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$\newcommand{\d}{\mathrm{d}}$ This the Exercise 3, Chapter 11 of the Gerald B. Folland book Real Analysis:

Let $G$ be a locally compact group that is homeomorphic to an open subset $U$ of $\Bbb R^d$ in such a way that, if we identify $G$ with $U$, left translation is an affine map -- that is, $xy=A_x(y)+b_x$ where $A_x$ is a linear transformation of $\Bbb R^d$ and $b_x\in\Bbb R^d$. Then $|\det A_x|^{-1}\d x$ is a left Haar measure on $G$, where $\d x$ denotes Lebesgue measure on $\Bbb R^d$.

Let me know if I understand this.

What the problem gives us is $G$ a locally compact group, an open set $U\subseteq\Bbb R^d$, and a bijection $\varphi:G\to U$ such that $\varphi$ and $\varphi^{-1}$ are both continuous and satisfy that given $u\in G$ there is a linear operator $A_{\varphi(u)}:\Bbb R^d\to \Bbb R^d$ and $b_{\varphi(u)}\in\Bbb R^d$ so that $$\varphi(uv)=A_{\varphi(u)}(\varphi(v))+b_{\varphi(u)}.$$

Is this right

If it is, define $f:\Bbb R^d\to\Bbb [0,\infty[$ given by $$f(x)=|\det A_x|^{-1}\quad\text{i.e.}\quad f(x)=|\det A_{\varphi(\varphi^{-1}(x))}|^{-1}.$$

Is the problem asking if the measure $\mu$ in $G$ given by $$\mu(E)=\int_{\varphi(E)}f(x)\d x$$ is a left Haar measure?

This reminds me the formula $$\int_E f(y)\d y=|\det T|\int_{T^{-1} E} f(Tx)\d x,$$ but I don't know what can I do.

Any advice in how to interpret the problem or on how to proceed is very appreciated.

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As to why such a $\phi$ exists: That's an assumption, part of the "Let ..."; no reason is given or required. – joriki Jul 18 '12 at 5:49
@joriki okay ${}{}$ – leo Jul 18 '12 at 5:56
What do you have to check for $\mu$ to be a Haar measure? ... – martini Jul 18 '12 at 6:15
@martini $\mu$ is a Haar measure if is a nonzero Radon measure that satisfies that for all $x\in G$ and $E\subseteq G$, $\mu(xE)=\mu(E)$ – leo Jul 18 '12 at 6:27
What of these condition did you manage to check? – martini Jul 18 '12 at 6:42
up vote 2 down vote accepted

The notation $xy=A_xy+b_x$ is quite confusing indeed. It appears on the left hand side, that $x,y\in G$; however, on the right hand side, it would appear that $y\in\mathbb{R}^d$. Your introduction of the homeomorphism, $\varphi:G\mapsto U\subset\mathbb{R}^d$, is the right thing to do.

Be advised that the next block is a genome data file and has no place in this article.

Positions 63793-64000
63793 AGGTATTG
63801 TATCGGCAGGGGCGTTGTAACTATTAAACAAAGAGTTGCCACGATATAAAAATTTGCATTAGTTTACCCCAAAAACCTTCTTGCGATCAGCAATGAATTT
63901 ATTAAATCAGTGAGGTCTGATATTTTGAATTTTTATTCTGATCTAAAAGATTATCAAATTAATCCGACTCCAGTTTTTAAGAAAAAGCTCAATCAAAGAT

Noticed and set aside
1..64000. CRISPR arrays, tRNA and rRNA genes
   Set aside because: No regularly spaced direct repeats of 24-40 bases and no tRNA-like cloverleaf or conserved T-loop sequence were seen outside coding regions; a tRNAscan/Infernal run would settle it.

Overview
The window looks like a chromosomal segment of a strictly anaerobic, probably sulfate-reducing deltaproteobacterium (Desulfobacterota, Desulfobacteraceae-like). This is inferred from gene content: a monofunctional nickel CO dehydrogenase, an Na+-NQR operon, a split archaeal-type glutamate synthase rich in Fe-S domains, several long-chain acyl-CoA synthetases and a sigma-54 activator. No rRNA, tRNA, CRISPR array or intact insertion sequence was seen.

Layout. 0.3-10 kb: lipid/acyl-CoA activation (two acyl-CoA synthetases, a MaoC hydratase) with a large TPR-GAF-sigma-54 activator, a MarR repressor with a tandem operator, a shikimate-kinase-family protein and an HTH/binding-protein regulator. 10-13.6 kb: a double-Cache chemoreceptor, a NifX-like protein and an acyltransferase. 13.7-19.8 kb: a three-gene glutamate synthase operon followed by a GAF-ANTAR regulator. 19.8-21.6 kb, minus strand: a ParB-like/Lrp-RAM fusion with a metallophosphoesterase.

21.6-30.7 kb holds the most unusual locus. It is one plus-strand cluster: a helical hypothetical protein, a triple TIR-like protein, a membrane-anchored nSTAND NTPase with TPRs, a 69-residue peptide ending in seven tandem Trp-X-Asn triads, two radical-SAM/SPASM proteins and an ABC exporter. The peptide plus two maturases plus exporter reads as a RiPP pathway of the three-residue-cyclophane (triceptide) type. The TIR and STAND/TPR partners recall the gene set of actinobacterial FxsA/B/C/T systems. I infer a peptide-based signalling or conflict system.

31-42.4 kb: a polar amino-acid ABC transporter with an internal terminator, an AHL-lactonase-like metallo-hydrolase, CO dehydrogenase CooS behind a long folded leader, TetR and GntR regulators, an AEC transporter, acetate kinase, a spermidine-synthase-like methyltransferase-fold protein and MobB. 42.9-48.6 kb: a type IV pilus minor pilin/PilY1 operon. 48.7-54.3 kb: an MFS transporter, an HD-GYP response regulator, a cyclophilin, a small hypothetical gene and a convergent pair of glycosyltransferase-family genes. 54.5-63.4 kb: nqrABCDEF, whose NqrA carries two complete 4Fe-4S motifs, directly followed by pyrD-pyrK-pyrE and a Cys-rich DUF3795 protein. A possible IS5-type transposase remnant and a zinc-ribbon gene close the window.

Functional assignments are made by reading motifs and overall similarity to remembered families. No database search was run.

Is this right

Yes, that is a restatement of part of the hypothesis with the homeomorphism given explicitly by $\varphi$. Since $\varphi$ is a homeomorphism, we could simply write $$ \varphi(uv)=A_u\varphi(v)+b_u $$

Is the problem asking if the measure $\mu$ in $G$ given by $$\mu(E)=\int_{\varphi(E)}f(x)\d x$$ is a left Haar measure?

Since $f(x)$ is meaningless for $x\not\in U$, I would define $f:U\mapsto[0,\infty)$ by $$ f(\varphi(u))=|\det A_u|^{-1} $$ and then define $\mu$ as you do above: $$ \begin{align} \mu(E) &=\int_{\varphi(E)}f(x)\,\mathrm{d}x \end{align} $$ Now note that $$ \begin{align} \varphi(uvw) &=\color{#C00000}{A_{uv}}\varphi(w)+\color{#00A000}{b_{uv}}\\ &=A_u\varphi(vw)+b_u\\ &=A_u(A_v\varphi(w)+b_v)+b_u\\ &=\color{#C00000}{A_uA_v}\varphi(w)+\color{#00A000}{A_ub_v+b_u} \end{align} $$ Therefore, we get $A_{uv}=A_uA_v$. Thus, we get $$ \begin{align} f(\varphi(uv)) &=|\det(A_{uv})|^{-1}\\ &=|\det(A_uA_v)|^{-1}\\ &=|\det(A_u)\det(A_v)|^{-1}\\ &=f(\varphi(u))f(\varphi(v)) \end{align} $$ At this point, to show the translation invariance, $$ \begin{align} \mu(uE) &=\int_{\varphi(uE)}f(x)\,\mathrm{d}x\\ &=\int_{\varphi(E)}\color{#C00000}{f(\varphi(u\varphi^{-1}(x)))}\,\color{#00A000}{\mathrm{d}(A_{u}x+b_{u^{-1}})}\\ &=\int_{\varphi(E)}\color{#C00000}{f(\varphi(u))f(x)}\color{#00A000}{|\det A_{u}|\,\mathrm{d}x}\\ &=\int_{\varphi(E)}|\det A_{u}|^{-1}f(x)|\det A_{u}|\,\mathrm{d}x\\ &=\int_{\varphi(E)}f(x)\,\mathrm{d}x\\ &=\mu(E) \end{align} $$

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This is great! thanks for your answer. – leo Jul 19 '12 at 1:39

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